Fostering Hope

 

Written in the August 2009 Issue
Fostering children isn’t easy, but three Edmond foster families describe it as the most rewarding thing you can do. In Edmond there are approximately 159 children in 135 foster homes, but more homes are needed. “Even if we had 100 more homes it wouldn’t be enough,” says Child Welfare Specialist Nina Levingston.

Edmond residents Richard and Janet Banks have four biological children, ages 12, 10, 7 and 6, and began fostering 14 months ago after first being an emergency and respite home in Edmond. “We knew we wanted to adopt and fostering is really the best way,” says Janet. “You get to be part of these children’s lives early on and foster parents get the first chance to adopt.”

Janet home-schools and says many home-school families are also foster/adopt families. They provide a strong support network for each other.

“People are afraid to let their hearts belong to someone that might leave, but I like to say, ‘You can’t save all of them but you can save one of them,’” says Janet.  She also understands that many may be afraid that foster children will have behavioral problems. “A lot of children have behavioral problems.  It’s not just this population,”
she says.

David and Rhonda Dietz of Edmond have two sons, ages 25 and 16, and hope to adopt a daughter. “We didn’t have an opportunity to raise girls so we foster them.  Our ultimate goal is to adopt a little girl,” says Rhonda. They began fostering in December 2008 and have cared for seven children in six months. The Dietz home isn’t typical. They often serve as an emergency shelter while Oklahoma’s Department of Human Services locates a kinship placement. Even though Rhonda manages a loan company, the couple is still able to foster three girls, ages 2, 3, and 6 months. “Once you establish a routine it’s really not that bad,” says Rhonda. But she freely admits she has a hard time saying “no.”
“These children come with nothing. One child just had footed pajamas. That’s it. If they come from the shelter they’re wearing little bands telling who they are. It breaks your heart,” Rhonda says. “When we get a child we treat them as ‘ours’ so they feel wanted and loved. These children are just dying to give and receive love. Our girls are just the most loving children.”

Dawn Thurman’s father was raised in an orphanage, often helped at Boys Ranch Town in Edmond and taught Dawn and her brother to help children. For many years Dawn thought foster parenting required at least one “stay-at-home parent.” Because she and her husband, Cliff, both work she thought her dream of foster parenting was unattainable. “Then one day I read an article that said DHS would pay for day care so foster parents could work. I called my husband all excited,” says Dawn. “We always wanted a big family and couldn’t have one, so here was our chance.”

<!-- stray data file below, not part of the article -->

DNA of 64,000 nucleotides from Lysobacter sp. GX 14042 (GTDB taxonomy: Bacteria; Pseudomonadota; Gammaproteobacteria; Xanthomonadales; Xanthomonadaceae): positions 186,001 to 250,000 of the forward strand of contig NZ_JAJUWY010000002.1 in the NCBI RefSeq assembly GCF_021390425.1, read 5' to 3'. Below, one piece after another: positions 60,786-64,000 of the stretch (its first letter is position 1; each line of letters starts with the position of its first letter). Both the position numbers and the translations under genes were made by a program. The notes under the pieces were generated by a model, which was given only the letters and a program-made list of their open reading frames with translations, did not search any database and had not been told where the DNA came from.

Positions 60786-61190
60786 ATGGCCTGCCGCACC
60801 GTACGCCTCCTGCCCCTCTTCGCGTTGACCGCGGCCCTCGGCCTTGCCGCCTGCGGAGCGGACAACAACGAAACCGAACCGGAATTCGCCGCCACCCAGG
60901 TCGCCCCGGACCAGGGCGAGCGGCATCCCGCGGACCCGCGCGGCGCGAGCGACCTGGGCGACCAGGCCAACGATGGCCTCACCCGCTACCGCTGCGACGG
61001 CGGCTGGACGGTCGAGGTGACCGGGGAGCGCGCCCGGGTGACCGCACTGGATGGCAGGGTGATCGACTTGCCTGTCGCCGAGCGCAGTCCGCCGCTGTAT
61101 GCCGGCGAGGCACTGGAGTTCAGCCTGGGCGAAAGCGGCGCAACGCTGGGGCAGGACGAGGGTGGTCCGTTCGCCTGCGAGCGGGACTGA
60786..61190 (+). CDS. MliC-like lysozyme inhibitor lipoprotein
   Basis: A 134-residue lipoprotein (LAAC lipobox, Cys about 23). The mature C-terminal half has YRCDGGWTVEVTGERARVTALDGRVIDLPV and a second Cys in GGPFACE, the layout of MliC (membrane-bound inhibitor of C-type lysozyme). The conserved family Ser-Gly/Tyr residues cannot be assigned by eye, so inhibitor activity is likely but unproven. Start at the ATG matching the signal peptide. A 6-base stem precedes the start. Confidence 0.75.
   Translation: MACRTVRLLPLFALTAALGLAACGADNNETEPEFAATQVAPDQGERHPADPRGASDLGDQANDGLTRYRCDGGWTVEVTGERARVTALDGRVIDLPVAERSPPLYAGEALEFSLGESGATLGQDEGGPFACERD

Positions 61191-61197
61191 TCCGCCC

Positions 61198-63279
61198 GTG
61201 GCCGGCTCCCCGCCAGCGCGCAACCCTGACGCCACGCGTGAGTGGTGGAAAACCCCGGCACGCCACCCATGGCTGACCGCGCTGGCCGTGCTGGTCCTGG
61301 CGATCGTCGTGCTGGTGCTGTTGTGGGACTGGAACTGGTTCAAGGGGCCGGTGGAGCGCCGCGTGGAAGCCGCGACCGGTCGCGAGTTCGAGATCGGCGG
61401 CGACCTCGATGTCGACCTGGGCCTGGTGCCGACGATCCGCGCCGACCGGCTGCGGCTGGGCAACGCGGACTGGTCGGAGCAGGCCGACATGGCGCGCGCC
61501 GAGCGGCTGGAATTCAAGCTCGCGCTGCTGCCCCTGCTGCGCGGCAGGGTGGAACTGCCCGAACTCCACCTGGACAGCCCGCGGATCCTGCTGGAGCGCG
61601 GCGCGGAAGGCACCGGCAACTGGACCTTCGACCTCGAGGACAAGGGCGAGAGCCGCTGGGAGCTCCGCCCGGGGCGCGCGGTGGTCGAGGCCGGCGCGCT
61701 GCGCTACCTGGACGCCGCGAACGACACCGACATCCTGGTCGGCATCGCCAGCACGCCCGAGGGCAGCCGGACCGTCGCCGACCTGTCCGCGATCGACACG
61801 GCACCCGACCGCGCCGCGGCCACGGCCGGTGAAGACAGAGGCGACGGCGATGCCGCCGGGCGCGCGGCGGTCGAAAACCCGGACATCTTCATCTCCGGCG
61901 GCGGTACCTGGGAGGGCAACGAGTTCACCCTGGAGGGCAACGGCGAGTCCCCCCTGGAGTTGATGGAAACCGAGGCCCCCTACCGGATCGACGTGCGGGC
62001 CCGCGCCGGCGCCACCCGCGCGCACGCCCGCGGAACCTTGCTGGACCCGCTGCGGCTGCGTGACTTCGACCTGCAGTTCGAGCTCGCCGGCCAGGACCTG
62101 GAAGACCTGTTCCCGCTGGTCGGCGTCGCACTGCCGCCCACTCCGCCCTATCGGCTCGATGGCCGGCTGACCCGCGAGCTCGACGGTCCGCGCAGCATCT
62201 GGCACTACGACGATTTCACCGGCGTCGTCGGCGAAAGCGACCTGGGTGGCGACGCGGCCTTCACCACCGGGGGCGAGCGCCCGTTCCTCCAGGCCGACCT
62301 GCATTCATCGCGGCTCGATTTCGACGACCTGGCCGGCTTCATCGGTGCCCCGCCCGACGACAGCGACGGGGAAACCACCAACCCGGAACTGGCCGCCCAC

Cliff and Dawn and their two children, ages 19 and 17, fostered 33 children during the past five years and adopted four. The Thurmans list a significant support network including their church, families, two day care facilities, and understanding workplaces which enable them to care for eight children.

Dawn says her teens love being a foster family and she credits fostering with bringing their family together. “When the first baby came everyone was hooked.  It’s so amazing to watch them,” she says. “We can’t imagine a time when they weren’t here.”

But Dawn urges those with young children to wait to foster. “You need to give your full attention to your children. Because these kids need so much it would be difficult to have enough attention and energy for your own children,” she says. “There hasn’t been a child yet who didn’t come in ill or undernourished. But you get to teach them how to love. To love them and see them get healthy and get that sparkle back in their eye is the most rewarding thing.”
The Thurmans have also been a part of a new DHS program called “Bridging.” The goal is to be a bridge between foster care and the children’s return to their homes. “You’re not just fostering a child, you’re fostering a family. A lot of these parents were foster children themselves and they don’t know how to be parents,” says Dawn. “By forming a relationship with the child’s biological family you can help create a better situation for the child.”

For the opportunity to provide a home and a better situation for a child in need, or for more information, call Jayme Howard at 405-767-2913 or e-mail [email protected]
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